As a readout of circadian rhythms, we assessed sleep/wake cycles in mice harboring BMBC and receiving paclitaxel injections at ZT0 or ZT17. There was no effect of timing of chemotherapy injections or interaction between timing of chemotherapy injection and time of day on sleep/wake cycles, three days prior to JIMT-1 injections (i.e., baseline) (Figure 4A; F1,13 = 1.104 and F36,468 = 0.9611 respectively; p>0.05), three days following the first paclitaxel injection (Figure 4B; F1,13 = 0.6775 and F33,429 = 0.8421 respectively; p>0.05), or three days following the second paclitaxel injection (Figure 4C; F1,13 = 0.1174 and F36,439 = 0.9398 respectively; p>0.05). As expected, there was a main effect of time of day on sleep wake states (Figures 4A–C; F5.679,73.83 = 17.69, F5.740,74.61 = 16.24, F5.164,62.97 = 12.44 respectively; p<0.0001). Additionally, although in both groups there was an increase in total sleep, sleep during the daytime, and sleep during the nighttime in the three days following the second paclitaxel injection relative to baseline sleep, these effects were not altered by timing of chemotherapy administration (Figures 4D–F; p>0.05). Further, there were no significant effects of time of chemotherapy administration when assessing changes in the diurnal ratio of sleep (i.e., daytime/nighttime sleep) (Figure 4G; p>0.05).

Discussion

Given (1) the increase in anti-tumor efficacy of chrono-chemotherapy for the treatment of peripheral tumors, (2) the recent revelation of circadian control of blood brain barrier permeability via alterations in efflux transporter function, primarily P-glycoprotein (Pgp) (7, 29, 30), and (3) that one of the most commonly prescribed drugs for the treatment of BMBC, paclitaxel (Taxol), is a substrate for Pgp transporters at the BBB (3234), the current study sought to determine whether chrono-chemotherapy was a viable treatment strategy to improve the treatment of BMBC.

First, we demonstrate daily alterations in chemotherapy uptake within BMBC; by altering only the timing of 14C-paclitaxel administration, paclitaxel concentrations changed significantly within the lesions (Figures 1A–C). Specifically, peak concentrations were achieved in mice receiving chemotherapy injections at ZT17 whereas trough concentrations were displayed in mice receiving chemotherapy injections at ZT0 (~45% increase). Notably, these effects remain consistent whether considering each tumor as an independent data point or generating a mean of all tumors within an animal (Figures 1A, B). Previous studies have reported daily alterations in blood brain barrier (BBB) permeability to xenobiotic substrates (43). Indeed, a recent study in Drosophila demonstrated circadian regulation of BBB permeability to xenobiotic substrates via daily alterations in the activity of an efflux transporter homologous to Pgp (7). Additionally, the authors determined functional significance by demonstrating that optimally timed administration of the anti-epileptic drug, phenytoin, was more effective at treating a Drosophila seizure model (7). Similar to the previous study, additional studies in rats have demonstrated daily alterations in permeability to xenobiotic substances that are substrates for Pgp (44, 45). Notably, paclitaxel is primarily a Pgp substrate (33, 34, 46) (some evidence suggests it is also a substrate for multidrug resistance protein 2) (47) and pharmacologically or genetically impairing the function of Pgp transporters substantially increases the concentration of paclitaxel in the brains of wild type mice (33). Thus, we propose that daily fluctuations in paclitaxel concentrations within BMBC are likely due to changes in Pgp activity at the BBB/BTB across the day.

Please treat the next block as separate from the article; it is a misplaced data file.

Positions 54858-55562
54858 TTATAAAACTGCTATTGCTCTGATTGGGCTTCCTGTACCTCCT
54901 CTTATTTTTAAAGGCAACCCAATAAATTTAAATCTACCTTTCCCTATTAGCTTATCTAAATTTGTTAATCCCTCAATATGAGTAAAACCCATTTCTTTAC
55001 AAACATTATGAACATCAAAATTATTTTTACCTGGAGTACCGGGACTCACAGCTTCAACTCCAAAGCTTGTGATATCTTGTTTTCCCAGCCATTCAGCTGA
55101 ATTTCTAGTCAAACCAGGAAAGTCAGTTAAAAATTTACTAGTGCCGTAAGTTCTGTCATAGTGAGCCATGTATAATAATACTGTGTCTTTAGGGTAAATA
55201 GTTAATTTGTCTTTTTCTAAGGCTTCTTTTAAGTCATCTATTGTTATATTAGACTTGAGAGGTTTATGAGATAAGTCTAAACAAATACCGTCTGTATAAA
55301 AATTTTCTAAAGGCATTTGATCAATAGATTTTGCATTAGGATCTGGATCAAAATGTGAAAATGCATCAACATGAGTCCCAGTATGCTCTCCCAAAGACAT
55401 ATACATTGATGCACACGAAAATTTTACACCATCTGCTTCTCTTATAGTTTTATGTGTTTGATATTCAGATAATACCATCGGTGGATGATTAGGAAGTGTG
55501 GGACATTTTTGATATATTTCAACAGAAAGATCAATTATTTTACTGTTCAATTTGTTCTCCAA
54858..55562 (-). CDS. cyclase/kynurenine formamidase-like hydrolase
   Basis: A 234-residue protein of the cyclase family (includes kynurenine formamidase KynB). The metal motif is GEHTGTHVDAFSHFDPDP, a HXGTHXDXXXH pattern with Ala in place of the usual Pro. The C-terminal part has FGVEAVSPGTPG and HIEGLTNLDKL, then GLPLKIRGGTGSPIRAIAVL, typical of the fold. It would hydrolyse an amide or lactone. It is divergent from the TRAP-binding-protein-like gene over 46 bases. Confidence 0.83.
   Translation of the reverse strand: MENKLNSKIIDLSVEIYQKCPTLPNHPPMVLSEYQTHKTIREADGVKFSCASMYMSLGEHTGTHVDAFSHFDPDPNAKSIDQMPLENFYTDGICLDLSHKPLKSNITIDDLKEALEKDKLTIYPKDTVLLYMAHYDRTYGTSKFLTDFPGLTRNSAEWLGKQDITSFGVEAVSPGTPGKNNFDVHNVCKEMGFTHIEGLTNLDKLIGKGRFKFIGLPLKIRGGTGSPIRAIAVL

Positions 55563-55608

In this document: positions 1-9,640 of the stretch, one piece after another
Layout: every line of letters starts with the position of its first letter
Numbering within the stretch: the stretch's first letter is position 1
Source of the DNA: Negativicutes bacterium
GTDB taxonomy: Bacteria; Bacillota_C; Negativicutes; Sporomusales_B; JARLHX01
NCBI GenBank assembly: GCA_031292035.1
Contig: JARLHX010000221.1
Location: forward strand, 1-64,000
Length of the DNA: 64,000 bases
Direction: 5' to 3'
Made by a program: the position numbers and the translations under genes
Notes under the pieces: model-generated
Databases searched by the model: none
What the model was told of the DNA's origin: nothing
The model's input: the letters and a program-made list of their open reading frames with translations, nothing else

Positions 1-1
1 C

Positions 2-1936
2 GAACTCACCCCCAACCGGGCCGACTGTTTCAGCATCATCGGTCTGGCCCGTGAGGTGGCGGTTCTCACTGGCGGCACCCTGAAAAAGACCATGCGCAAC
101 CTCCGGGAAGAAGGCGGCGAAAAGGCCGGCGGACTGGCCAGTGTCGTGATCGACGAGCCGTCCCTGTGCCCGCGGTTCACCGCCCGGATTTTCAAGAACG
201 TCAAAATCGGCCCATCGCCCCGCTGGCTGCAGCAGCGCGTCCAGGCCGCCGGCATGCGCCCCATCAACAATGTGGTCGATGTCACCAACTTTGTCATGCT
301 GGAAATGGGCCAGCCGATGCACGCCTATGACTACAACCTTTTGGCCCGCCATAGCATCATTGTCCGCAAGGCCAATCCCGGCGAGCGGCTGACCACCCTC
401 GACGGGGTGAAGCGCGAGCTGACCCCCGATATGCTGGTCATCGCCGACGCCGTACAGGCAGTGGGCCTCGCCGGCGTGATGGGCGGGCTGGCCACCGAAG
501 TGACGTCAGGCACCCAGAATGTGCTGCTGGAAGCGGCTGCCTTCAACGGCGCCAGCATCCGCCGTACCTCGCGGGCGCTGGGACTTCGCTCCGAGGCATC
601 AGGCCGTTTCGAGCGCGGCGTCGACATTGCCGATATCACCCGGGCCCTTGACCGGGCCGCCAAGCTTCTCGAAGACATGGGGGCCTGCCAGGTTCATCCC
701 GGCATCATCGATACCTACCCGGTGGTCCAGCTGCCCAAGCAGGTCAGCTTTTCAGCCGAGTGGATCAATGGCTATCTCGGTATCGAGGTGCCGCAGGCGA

Next, we assessed the functional significance of temporally-induced variation in 14C-paclitaxel concentrations within BMBC by assessing the onset of neurological symptoms and tumor-associated cell death. Mice that were administered paclitaxel at ZT17, corresponding to the peak concentrations of paclitaxel within BMBC, demonstrated increased cell death and delayed onset to develop neurological symptoms relative to mice receiving paclitaxel injections at ZT0 (Figures 2A–F). Specifically, administration of chemotherapy at ZT17 resulted in an ~20% increase in median survival (Figure 2). To verify the functional significance of increased 14C-paclitaxel concentrations within BMBC when chemotherapy was administered during the dark phase, a second experiment using the murine brain seeking cell line 4T1-BR5 was performed. Consistent with the human brain seeking cell line, JIMT-1BR3, administration of paclitaxel at ZT17 significantly delayed the onset of neurological symptoms relative to mice receiving paclitaxel injections at ZT0 (Figures 3A–C). Notably, this suggests that even in a more aggressive cancer model (i.e., terminal day to ERC day 15 in 4T1-BR5 vs day 45 in JIMT-1BR3) chrono-chemotherapy can have beneficial treatment effects. Together, these data are consistent with previous studies demonstrating prolonged survival in patients receiving chrono-modulated chemotherapy regimens for ovarian cancer, colorectal cancer, and leukemia (4851). One such phase III clinical trial in patients with peripheral ovarian cancer, demonstrated that morning doxorubicin treatment followed with evening cisplatin treatment was advantageous in reducing adverse side effects and increased the 5 year survival rate from 11% to 44% (48). Additionally, it is not surprising that administration of paclitaxel at ZT17 increases cell death within BMBC relative to administration of paclitaxel at ZT0, as paclitaxel concentrations increase by 43% (Figure 1B)-47% (Figure 1A) in mice receiving chemotherapy injections at ZT17 relative to ZT0. Indeed, previous studies have demonstrated a positive relationship between intratumoral concentrations of chemotherapy and cell death within breast cancer or BMBC (13, 5254).